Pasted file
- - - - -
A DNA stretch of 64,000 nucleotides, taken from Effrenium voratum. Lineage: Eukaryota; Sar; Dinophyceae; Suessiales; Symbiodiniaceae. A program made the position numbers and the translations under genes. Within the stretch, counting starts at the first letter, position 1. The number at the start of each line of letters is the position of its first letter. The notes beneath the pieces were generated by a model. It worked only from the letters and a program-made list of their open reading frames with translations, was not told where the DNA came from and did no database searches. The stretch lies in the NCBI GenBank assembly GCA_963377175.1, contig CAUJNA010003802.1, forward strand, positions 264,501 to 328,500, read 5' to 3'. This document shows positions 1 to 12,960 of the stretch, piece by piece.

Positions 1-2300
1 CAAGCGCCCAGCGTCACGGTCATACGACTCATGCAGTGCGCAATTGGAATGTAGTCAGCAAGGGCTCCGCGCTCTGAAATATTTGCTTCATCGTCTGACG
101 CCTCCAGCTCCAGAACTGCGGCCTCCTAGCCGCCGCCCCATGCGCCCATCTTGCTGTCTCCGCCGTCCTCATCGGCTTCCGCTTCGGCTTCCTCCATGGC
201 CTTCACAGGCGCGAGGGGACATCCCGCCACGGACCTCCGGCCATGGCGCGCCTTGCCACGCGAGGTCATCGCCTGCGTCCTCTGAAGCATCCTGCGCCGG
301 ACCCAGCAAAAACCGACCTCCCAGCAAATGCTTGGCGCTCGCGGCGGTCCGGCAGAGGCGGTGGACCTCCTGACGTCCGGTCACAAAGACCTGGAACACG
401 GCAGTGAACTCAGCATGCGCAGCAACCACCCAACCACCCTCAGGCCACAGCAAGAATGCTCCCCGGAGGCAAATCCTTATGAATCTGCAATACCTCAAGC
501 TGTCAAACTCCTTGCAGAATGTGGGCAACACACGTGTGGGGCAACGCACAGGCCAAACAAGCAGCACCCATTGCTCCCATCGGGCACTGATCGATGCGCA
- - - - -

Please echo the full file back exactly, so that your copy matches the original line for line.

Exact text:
A DNA stretch of 64,000 nucleotides, taken from Effrenium voratum. Lineage: Eukaryota; Sar; Dinophyceae; Suessiales; Symbiodiniaceae. A program made the position numbers and the translations under genes. Within the stretch, counting starts at the first letter, position 1. The number at the start of each line of letters is the position of its first letter. The notes beneath the pieces were generated by a model. It worked only from the letters and a program-made list of their open reading frames with translations, was not told where the DNA came from and did no database searches. The stretch lies in the NCBI GenBank assembly GCA_963377175.1, contig CAUJNA010003802.1, forward strand, positions 264,501 to 328,500, read 5' to 3'. This document shows positions 1 to 12,960 of the stretch, piece by piece.

Positions 1-2300
1 CAAGCGCCCAGCGTCACGGTCATACGACTCATGCAGTGCGCAATTGGAATGTAGTCAGCAAGGGCTCCGCGCTCTGAAATATTTGCTTCATCGTCTGACG
101 CCTCCAGCTCCAGAACTGCGGCCTCCTAGCCGCCGCCCCATGCGCCCATCTTGCTGTCTCCGCCGTCCTCATCGGCTTCCGCTTCGGCTTCCTCCATGGC
201 CTTCACAGGCGCGAGGGGACATCCCGCCACGGACCTCCGGCCATGGCGCGCCTTGCCACGCGAGGTCATCGCCTGCGTCCTCTGAAGCATCCTGCGCCGG
301 ACCCAGCAAAAACCGACCTCCCAGCAAATGCTTGGCGCTCGCGGCGGTCCGGCAGAGGCGGTGGACCTCCTGACGTCCGGTCACAAAGACCTGGAACACG
401 GCAGTGAACTCAGCATGCGCAGCAACCACCCAACCACCCTCAGGCCACAGCAAGAATGCTCCCCGGAGGCAAATCCTTATGAATCTGCAATACCTCAAGC
501 TGTCAAACTCCTTGCAGAATGTGGGCAACACACGTGTGGGGCAACGCACAGGCCAAACAAGCAGCACCCATTGCTCCCATCGGGCACTGATCGATGCGCA